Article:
Car auction companies manipulate economics to increase value

The 1966 Chevrolet Corvette Sting Ray Coupe was

The 1966 Chevrolet Corvette Sting Ray Coupe was part of the second generation of the Corvettes, which were produced from 1963 to 1967 and, according to GM, introduced the landmark “split rear window” styling. (Credit: General Motors)

It all started yesterday when I received a package in the mail from Auctions America, which is a division of RM Auctions, one of the largest classic car auction companies in the world. It was a catalog for the upcoming auction in Auburn, Indiana which is to take place later this month. They call it a catalog. I call it a “coffee table book.” It’s that nice.

I doubt that I’m the only one that they deemed worthy of sending this impressive catalog, let alone via Express Mail. It made me wonder about the investment that these auction companies are willing to make in order to promote the cars at their auctions, and how they ensure that this investment has the best possibility of paying off.

For them, the auction itself is job number two. Marketing is job number one. And they do an amazing job of marketing. They consistently succeed in bringing some of the best cars in the world together with some of the most motivated (and capable) buyers in the world into one small room for a few hours. That is the perfect formula for setting record after record, which is exactly what we have just seen for at least the fifth consecutive year at Monterey in California. The total numbers are not in yet, but we do know that on just one evening over $86 million worth of cars traded hands.


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Once the buyers and sellers are in the room, the marketing job is done and the laws of supply and demand - with a little bit of psychology thrown in - take over.

Let’s say that you are in the market for a 1966 or 1967 Corvette. A diligent internet search would identify at least one thousand for sale at any given time. A quick search shows that two hundred and thirty two have crossed the eBay auction block in the last thirty days alone. My purely unscientific intuition tells me that that’s a lot of supply of 1966 and 1967 Corvettes, no matter how many buyers may be looking for one.

Now switch venues to a high-end collector car auction. There might be a total of six 1966 and 1967 Corvettes. And out of the hundreds, or thousands, of bidders there might be twelve who are there for the sole purpose of returning home with one of these cars. Suddenly the demand exceeds the supply. You don’t have to be an economist to know what happens in that case. This is also where the psychology kicks in. These buyers have no intention of going home empty handed for many reasons. They may have waited up to a year for this auction and their time is too valuable to spend on the internet searching for a car. They’re not used to losing, and besides, there are no bragging rights in telling your friends that you lost the car by one bid. Finally, if they do not come home with the car, at any cost, the time and money spent in attending the auction will have been wasted.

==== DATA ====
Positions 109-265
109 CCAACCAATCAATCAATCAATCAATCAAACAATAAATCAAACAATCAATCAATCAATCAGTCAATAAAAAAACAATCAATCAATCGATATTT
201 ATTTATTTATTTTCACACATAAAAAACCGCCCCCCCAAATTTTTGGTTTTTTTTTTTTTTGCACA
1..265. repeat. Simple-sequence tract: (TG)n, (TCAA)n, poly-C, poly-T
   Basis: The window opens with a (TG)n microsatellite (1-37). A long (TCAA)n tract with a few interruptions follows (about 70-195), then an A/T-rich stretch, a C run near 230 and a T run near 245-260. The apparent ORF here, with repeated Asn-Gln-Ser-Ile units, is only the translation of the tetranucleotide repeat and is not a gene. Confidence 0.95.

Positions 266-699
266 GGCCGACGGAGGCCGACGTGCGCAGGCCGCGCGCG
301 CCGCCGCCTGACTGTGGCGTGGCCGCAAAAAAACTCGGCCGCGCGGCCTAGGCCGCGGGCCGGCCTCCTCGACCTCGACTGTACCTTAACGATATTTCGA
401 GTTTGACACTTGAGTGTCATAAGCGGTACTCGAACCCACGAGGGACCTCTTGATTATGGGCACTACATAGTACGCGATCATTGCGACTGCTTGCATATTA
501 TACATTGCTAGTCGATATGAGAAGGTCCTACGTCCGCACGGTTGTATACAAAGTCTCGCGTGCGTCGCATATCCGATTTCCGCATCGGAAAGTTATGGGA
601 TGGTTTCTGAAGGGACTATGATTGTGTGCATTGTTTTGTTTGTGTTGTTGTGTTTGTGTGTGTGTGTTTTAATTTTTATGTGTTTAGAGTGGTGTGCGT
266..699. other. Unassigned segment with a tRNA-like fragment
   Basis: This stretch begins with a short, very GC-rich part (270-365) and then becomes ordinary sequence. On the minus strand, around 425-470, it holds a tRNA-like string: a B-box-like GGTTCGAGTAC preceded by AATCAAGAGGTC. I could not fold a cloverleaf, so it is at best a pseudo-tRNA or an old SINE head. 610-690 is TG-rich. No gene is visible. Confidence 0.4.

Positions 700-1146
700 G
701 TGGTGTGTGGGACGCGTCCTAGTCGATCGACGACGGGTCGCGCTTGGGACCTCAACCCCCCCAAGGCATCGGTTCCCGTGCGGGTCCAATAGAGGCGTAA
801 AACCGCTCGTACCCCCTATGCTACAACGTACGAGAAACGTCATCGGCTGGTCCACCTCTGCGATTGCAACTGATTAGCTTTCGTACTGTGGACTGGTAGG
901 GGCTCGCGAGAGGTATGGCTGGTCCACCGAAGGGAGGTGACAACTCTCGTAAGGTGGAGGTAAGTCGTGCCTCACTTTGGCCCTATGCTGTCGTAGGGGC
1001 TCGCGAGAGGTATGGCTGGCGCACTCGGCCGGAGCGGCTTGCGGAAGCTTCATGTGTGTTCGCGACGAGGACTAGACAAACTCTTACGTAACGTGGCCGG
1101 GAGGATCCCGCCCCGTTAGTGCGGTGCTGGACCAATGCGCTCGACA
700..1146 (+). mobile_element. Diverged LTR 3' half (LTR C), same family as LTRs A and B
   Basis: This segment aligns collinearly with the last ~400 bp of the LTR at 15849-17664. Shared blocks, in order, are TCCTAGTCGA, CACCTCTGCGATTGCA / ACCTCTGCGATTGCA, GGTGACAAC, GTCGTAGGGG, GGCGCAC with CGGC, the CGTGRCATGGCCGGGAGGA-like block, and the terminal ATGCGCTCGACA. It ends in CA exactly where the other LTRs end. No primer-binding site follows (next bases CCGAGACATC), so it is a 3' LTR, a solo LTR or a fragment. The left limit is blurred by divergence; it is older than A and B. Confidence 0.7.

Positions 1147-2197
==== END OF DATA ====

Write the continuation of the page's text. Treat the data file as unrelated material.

These are the reasons that auction companies spend small fortunes on marketing. All they need to do is get buyers and sellers in the same place at the same time and then let economics and human nature take their courses. This is one way that an auction company adds value to your collector car.

There’s also another way. Whether you’re the buyer or seller, they streamline the sale. They will handle just about anything that you want them to. For a fee of course. You needn’t attend the auction if you’re not inclined to. They will handle the transportation of the vehicle and all paperwork, including assuring that all title issues are in order. This applies to both the buyer and seller, both of whom respectively pay and get paid, usually before the auction event even ends. 

To many dealers and well-heeled collectors, anonymity, as either a buyer or seller, adds value, if not to their vehicle, to them. For personal reasons, many collectors prefer that no one knows their business whether they are buying or selling. Naturally, dealers would prefer that potential customers not discover how much they paid for a car. The auction process is fairly discreet. Many dealers also like to sell cars at high-end auctions because they feel that buyers are willing to pay more at these auctions (for all of the reasons mentioned above) than they would be if they saw the car in the showroom or on the internet. 

Now don’t go rushing out to consign your classic car for the January auctions in Arizona, or next years auctions in Monterey. Everything that we’ve just discussed pertains primarily to high-end and/or collector cars that were produced in limited numbers. Buyers of these cars take a tremendous financial risk when they acquire them, and the costs associated with sending them to auction are a very small percentage of that risk. For most of us with collector cars, the cost of sending a car to an auction can be a significant percentage of the cars value. Do the math and decide whether the auction company adds value, or takes away from it.  

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